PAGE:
In the german military forces, there is a new idea coming into effect: Give your commanders the ability to spend free expenses (linked article is in german language). Like, if your battailon lacks sunglasses, you don’t have to wait for bureaucracy to procure them for you (and it probably takes longer than the sun is your immediate problem), you can go out and just buy them.
This is not a new idea, and not a bad one. It implements a simple principle: Resources follow responsibilities. If you have goals to reach, decisions to make and people to manage, you need proper resources. And by resources, I don’t only mean money. Some leniency in procedures, maneuvering space (both real and figuratively) and time are resources that can’t be bought with money, but are essential sometimes.
At our company, we installed this principle over a decade ago. The “creativity budget” is a budget of free expenses for each employee to improve their particular working situation. This might mean a new computer mouse, a conference visit or a specific software. You, the employee, are at the frontline of your work and probably knows best what’s needed. Our creativity budget is the means to obtain it, no questions asked.
And this shows the underlying core principle: Responsibilities follow trust. If I trust you to reach the goals, to make the right decisions and to manage your team, it would be inconsequential to not give you the proper responsibilities. And, transitively, to provide you with adequate resources. As it seems, responsibilities are the middle man between trust and resources.
At our company, you don’t need to invest your free expenses for basic work attire. We are software engineers, so “work attire” means a high-class computer (with several monitors, currently our default is three), a powerful notebook, a decent smartphone and all the non-technical stuff that will determine your long-term work output, like a fitting desk and your personal, comfortable work chair.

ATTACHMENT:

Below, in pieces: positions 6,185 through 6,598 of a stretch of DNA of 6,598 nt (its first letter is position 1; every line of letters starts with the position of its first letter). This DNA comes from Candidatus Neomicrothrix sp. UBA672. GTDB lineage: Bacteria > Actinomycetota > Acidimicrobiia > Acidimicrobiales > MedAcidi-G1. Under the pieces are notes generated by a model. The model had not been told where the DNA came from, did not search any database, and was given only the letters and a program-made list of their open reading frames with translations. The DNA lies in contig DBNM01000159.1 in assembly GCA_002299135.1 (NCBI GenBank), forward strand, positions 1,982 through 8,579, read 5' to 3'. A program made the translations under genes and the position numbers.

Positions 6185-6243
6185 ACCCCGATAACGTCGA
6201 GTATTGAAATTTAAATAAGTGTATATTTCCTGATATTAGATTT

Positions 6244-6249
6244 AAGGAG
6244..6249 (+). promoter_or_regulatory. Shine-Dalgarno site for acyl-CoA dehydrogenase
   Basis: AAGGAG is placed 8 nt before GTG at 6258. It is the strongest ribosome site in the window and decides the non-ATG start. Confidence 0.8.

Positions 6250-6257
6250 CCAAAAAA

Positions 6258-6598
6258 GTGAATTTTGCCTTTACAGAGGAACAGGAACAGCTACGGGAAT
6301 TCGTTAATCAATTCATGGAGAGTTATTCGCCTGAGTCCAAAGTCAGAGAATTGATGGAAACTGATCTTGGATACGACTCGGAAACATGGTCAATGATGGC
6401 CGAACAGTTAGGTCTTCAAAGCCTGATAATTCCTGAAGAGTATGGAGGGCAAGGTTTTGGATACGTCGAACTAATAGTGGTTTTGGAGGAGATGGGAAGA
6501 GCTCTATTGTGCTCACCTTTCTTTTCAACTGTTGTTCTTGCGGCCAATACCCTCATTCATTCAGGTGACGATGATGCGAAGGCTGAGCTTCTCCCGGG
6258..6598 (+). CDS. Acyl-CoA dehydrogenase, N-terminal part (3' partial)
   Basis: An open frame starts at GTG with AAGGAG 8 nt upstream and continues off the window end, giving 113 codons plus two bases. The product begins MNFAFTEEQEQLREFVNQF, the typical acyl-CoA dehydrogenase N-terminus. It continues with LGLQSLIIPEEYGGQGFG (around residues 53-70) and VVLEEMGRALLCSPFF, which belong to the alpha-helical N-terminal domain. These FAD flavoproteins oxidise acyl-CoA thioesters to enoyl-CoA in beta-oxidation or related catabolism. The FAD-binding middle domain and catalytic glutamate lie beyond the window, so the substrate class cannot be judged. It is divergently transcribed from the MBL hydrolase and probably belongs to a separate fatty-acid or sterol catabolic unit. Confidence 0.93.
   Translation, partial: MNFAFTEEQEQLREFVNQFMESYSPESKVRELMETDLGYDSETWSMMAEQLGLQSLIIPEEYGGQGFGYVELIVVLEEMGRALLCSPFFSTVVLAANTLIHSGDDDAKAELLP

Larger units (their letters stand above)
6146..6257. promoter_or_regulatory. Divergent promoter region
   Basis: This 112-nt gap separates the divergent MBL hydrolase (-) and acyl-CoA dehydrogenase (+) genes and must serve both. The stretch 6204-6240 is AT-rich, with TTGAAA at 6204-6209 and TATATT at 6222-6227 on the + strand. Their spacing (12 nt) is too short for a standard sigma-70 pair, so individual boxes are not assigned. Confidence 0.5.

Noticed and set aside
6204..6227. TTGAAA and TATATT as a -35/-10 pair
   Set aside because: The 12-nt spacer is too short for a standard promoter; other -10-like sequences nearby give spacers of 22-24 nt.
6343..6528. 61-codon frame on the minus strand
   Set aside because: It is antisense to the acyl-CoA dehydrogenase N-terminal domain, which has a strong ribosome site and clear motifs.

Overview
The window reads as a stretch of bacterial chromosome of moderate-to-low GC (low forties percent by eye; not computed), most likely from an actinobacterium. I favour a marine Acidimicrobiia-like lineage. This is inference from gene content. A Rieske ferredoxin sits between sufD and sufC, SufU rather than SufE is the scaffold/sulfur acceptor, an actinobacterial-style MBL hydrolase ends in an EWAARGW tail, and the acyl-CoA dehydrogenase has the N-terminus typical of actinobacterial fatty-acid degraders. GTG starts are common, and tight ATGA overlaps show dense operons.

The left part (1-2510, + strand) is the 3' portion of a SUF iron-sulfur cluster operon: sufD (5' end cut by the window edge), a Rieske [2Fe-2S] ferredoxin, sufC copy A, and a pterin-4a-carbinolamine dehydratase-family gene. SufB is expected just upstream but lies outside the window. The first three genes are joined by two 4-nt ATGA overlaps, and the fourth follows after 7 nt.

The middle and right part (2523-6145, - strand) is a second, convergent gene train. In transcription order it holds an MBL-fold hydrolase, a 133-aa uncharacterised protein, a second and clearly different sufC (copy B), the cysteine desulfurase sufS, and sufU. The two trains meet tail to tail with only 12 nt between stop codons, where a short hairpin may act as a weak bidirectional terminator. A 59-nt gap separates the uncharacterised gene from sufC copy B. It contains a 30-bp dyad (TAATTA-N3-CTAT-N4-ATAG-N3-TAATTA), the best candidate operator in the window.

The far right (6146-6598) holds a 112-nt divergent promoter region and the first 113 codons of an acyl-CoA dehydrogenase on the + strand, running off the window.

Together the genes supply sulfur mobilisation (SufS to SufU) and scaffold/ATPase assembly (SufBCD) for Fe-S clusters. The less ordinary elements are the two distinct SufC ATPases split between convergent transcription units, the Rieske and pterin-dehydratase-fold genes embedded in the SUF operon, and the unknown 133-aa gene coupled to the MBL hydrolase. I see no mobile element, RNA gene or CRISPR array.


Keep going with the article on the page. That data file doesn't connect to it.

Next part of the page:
For me, it was always consequential that great results can only come from the combination of a great developer and great equipment. I cannot understand how it is expected from developers to produce top-notch software on mediocre or even subpar computers and tools. In my opinion, these things strongly relate with each other. Give your developers good equipment and good results will follow. Putting it in a simplistic formula: the ability of the developer multiplied with the power of the equipment makes the quality of the software result.
So, if I trust your ability as a developer, provide you with premium equipment, give you room to maneuver and resources to cover your individual requirements, there should be nothing in the way to hold you back. And that places another responsibility onto your shoulder: You are responsible for your work results. And you deserve all the praise for the better ones. Because without you, the able developer, all the prerequisites listed above would still yield to nothing.